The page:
Green Progress
 

Environmental Protection & Preservation


EPA Publishes National U.S. Greenhouse Gas Inventory


The US Environmental Protection Agency has released the national greenhouse gas inventory, which finds that overall emissions during 2005 increased by less than one percent from the previous year. The report, Inventory of U.S. Greenhouse Gas Emissions and Sinks: 1990-2005, was published after gathering comments from a broad range of stakeholders across the country.

"The Bush Administration's unparalleled financial, international and domestic commitment to reducing greenhouse gas emissions is delivering real results," said EPA Administrator Stephen L. Johnson. "As America's economy continues to grow, our aggressive yet practical strategy is putting us on track to reach President Bush's goal to reduce our nation's greenhouse gas intensity 18 percent by 2012."

Total emissions of the six main greenhouse gases in 2005 were equivalent to 7,260 million metric tons of carbon dioxide. These gases include carbon dioxide, methane, nitrous oxide, hydrofluorocarbons, perfluorocarbons, and sulfur hexafluoride. The report indicates that overall emissions have grown by 16 percent from 1990 to 2005, while the U.S. economy has grown by 55 percent over the same period.

EPA prepares the annual report in collaboration with experts from multiple federal agencies. This report is the latest in an annual set of reports that the United States submits to the Secretariat of the United Nations Framework Convention on Climate Change, which sets an overall framework for intergovernmental efforts to tackle the challenge posed by climate change.

The inventory tracks annual greenhouse gas emissions at the national level and presents historical emissions from 1990 to 2005. The inventory also calculates carbon dioxide emissions that are removed from the atmosphere by "sinks," e.g., through the uptake of carbon by forests, vegetation, and soils.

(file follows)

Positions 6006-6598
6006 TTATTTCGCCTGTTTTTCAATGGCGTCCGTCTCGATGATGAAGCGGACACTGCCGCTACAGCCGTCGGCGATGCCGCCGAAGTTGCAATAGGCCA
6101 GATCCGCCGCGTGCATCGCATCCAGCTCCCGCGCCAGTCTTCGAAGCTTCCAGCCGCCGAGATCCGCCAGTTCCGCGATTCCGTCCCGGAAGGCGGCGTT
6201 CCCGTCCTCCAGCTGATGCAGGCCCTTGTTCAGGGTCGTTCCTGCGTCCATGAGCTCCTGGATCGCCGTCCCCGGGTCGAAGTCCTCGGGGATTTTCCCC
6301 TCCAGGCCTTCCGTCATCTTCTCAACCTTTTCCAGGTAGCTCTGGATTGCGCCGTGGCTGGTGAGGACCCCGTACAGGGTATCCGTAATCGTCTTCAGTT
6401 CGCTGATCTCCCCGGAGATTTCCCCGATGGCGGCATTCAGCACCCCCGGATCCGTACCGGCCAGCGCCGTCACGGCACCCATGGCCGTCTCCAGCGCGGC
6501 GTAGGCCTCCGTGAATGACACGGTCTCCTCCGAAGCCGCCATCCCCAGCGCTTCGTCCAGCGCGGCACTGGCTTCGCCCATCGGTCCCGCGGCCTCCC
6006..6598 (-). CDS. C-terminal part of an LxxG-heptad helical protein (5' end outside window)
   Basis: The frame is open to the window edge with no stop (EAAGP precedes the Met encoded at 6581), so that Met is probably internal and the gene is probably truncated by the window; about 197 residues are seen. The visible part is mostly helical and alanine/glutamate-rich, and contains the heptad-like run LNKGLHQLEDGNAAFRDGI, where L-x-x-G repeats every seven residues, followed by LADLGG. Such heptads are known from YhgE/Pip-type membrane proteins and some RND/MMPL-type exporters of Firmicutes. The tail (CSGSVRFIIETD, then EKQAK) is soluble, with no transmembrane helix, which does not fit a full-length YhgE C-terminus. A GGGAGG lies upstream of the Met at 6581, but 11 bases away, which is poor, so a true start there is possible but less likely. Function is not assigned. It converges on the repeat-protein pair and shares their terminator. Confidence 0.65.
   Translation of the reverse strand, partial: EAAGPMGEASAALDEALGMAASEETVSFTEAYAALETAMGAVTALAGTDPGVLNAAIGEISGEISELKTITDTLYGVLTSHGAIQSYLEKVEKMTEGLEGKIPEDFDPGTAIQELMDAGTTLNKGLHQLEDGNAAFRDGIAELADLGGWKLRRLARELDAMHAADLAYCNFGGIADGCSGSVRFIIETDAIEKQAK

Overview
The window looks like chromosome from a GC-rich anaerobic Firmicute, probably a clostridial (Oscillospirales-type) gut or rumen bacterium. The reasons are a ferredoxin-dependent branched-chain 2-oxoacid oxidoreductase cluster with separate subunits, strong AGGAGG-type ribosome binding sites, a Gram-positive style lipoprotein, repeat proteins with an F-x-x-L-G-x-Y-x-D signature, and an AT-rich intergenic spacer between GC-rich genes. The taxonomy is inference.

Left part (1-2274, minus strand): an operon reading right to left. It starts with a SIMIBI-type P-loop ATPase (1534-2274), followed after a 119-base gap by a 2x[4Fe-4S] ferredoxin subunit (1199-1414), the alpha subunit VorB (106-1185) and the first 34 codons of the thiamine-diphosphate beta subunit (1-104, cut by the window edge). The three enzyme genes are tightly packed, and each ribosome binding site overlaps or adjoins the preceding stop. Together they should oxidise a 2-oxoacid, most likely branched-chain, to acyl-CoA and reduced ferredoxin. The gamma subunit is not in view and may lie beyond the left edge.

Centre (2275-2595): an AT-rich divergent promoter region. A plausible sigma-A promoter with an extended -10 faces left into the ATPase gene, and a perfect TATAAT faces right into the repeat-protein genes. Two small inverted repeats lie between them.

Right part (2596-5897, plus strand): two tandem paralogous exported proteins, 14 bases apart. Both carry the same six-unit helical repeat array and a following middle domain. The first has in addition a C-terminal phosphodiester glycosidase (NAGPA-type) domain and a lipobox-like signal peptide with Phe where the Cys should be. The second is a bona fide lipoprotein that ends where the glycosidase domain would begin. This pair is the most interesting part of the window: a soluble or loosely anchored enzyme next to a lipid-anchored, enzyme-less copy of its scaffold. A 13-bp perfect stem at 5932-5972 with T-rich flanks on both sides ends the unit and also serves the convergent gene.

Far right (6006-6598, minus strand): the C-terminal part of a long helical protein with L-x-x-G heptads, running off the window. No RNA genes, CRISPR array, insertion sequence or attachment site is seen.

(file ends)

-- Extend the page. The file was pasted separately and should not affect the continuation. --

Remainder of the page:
More Environmental Protection & Preservation Articles


Global Thermostat Named Among World’s 10 Most Innovative Energy Companies


Coal-fired power generation coming to an end in New Zealand


Researchers Find Less Expensive Way to Convert Carbon Dioxide


New Technology to Recycle All Type of Plastics Without Using Water


Recycling Styrofoam into rigid plastic


Veolia transforms non-recyclable paper into new products


SaskPower launches world's first commercial carbon capture and storage process


Carbon Taxes and Emissions Trading are Cheapest Ways of Reducing CO2, According to OECD


Artificial Lung to Remove Carbon Dioxide - from Smokestacks


Pilot Plant to Permanently Store CO2 Emissions as Carbonate Rock Bricks for use in Construction Industry

even more articles...

Suggest an Article for Green Progress









Green Progress :: Green Technology and Environmental Science News
Green Progress is an EcoMethods™ sustainability project. Copyright © 2005 - 2018 Green Progress. All rights reserved.